Jon Amiel's beautiful and touching film, adapted from a French movie, makes much the same point - that the pretended Jack Sommersby (Richard Gere) deserves to be regarded as the true husband of Laurel (Jody Foster) because he loves her more than the legal one; deserves to be regarded as the owner of the Sommersby land because he works it better; and deserves Sommersby's name - whatever that brings - because he honours it more.
At a realistic level there are a few difficulties in translating the original Martin Guerre story from the Middle Ages to the post Civil War era, and parts of the courtroom sequence could have been more incisive; but these flaws are of little account, compared with the overall sweep of the film, both plot-wise, but especially visually. It achieves epic proportions at some points, and there are wide vistas of people working in the fields reminiscent of Terrence Mallick's Days of Heaven, which also starred Gere.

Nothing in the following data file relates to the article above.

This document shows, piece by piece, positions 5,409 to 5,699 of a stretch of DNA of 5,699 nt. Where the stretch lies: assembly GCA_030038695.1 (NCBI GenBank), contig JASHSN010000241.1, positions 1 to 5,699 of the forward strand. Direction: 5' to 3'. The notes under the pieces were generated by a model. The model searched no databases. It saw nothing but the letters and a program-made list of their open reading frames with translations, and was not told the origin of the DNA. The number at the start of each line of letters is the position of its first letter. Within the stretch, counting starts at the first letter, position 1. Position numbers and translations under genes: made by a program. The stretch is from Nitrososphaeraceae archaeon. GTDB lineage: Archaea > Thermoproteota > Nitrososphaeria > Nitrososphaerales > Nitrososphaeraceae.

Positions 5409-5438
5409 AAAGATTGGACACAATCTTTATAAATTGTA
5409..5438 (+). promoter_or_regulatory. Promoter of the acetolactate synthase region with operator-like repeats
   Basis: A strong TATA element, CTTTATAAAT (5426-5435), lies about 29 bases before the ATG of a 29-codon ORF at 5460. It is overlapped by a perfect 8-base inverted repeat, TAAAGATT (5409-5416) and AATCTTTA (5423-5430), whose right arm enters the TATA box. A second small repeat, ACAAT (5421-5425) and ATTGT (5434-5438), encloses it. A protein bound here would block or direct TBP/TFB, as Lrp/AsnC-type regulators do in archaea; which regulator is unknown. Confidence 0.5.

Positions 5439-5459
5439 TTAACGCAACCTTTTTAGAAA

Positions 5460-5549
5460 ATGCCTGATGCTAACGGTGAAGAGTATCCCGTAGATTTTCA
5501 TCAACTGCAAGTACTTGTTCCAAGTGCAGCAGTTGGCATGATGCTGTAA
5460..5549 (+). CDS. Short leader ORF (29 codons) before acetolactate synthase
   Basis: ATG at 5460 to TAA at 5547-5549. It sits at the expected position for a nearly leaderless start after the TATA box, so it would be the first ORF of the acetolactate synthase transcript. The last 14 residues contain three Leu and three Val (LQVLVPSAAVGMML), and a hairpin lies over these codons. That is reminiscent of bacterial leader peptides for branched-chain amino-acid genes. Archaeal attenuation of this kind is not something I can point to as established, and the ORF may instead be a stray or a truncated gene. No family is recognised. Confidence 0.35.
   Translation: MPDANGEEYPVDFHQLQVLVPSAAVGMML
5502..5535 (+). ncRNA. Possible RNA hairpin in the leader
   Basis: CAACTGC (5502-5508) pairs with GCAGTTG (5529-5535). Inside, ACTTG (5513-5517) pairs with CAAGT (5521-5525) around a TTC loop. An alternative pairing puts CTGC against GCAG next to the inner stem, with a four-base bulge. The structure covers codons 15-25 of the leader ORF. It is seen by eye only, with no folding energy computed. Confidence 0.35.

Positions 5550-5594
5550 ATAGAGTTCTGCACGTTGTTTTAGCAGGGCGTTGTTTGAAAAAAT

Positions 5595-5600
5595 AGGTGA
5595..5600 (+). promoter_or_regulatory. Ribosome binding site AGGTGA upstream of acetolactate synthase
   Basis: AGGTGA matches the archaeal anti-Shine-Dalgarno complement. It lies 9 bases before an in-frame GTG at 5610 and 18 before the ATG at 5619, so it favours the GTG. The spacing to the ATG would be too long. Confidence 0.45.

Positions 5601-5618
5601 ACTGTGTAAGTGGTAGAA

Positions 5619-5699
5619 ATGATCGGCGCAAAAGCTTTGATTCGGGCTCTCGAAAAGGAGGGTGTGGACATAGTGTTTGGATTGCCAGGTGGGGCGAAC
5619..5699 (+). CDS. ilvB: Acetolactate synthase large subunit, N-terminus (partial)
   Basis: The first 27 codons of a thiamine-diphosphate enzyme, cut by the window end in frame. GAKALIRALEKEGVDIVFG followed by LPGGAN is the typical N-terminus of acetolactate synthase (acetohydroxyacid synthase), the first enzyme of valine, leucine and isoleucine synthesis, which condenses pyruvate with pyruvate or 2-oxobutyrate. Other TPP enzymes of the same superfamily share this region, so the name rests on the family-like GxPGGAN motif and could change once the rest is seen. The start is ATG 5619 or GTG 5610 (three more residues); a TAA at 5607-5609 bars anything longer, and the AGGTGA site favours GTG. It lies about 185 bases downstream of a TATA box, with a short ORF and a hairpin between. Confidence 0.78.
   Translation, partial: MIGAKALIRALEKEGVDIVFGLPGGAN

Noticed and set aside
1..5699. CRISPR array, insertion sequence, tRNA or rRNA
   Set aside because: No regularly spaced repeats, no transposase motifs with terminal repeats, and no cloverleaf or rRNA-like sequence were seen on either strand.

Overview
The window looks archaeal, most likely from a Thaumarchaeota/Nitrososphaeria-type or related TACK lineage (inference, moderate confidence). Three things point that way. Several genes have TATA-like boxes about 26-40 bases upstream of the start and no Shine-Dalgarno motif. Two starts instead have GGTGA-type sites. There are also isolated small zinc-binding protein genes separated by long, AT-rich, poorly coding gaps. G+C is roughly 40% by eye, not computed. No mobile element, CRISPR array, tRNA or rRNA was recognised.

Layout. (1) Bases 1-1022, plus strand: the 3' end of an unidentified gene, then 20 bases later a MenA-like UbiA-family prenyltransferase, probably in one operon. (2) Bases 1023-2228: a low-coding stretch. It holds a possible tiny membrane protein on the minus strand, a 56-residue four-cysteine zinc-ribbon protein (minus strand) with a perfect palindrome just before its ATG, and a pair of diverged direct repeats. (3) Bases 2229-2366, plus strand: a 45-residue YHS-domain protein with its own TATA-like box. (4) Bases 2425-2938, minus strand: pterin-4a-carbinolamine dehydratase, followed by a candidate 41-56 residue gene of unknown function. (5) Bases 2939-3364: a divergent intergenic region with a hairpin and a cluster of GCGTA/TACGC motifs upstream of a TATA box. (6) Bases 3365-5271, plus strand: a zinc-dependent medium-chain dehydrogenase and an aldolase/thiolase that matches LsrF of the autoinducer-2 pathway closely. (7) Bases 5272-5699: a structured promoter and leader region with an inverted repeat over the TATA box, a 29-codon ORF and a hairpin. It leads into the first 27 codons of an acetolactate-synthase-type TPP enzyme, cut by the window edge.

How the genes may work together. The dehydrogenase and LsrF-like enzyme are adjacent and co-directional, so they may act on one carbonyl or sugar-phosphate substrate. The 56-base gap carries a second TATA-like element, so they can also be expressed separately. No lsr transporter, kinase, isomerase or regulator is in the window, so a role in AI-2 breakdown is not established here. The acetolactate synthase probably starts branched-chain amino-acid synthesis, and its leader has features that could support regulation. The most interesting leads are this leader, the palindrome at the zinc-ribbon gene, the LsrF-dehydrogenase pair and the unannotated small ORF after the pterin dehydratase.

It seems to be the done thing on these postings to sneer at Gere's acting; I've no idea why. Time after time, in a wide range of parts and films - from Yanks and An Officer and a Gentleman to Internal Affairs and Pretty Woman - he delivers professional and sensitive performances. Here again, his performance is impeccable; as is that of Jodie Foster, whose part calls for her to be restrained, especially when Sommersby first appears. (Incidentally, I couldn't care less whether there was any so-called chemistry between Gere and Foster; some film-goers should get it into their heads that couples on the screen are acting at making love, not engaging in the real activity.)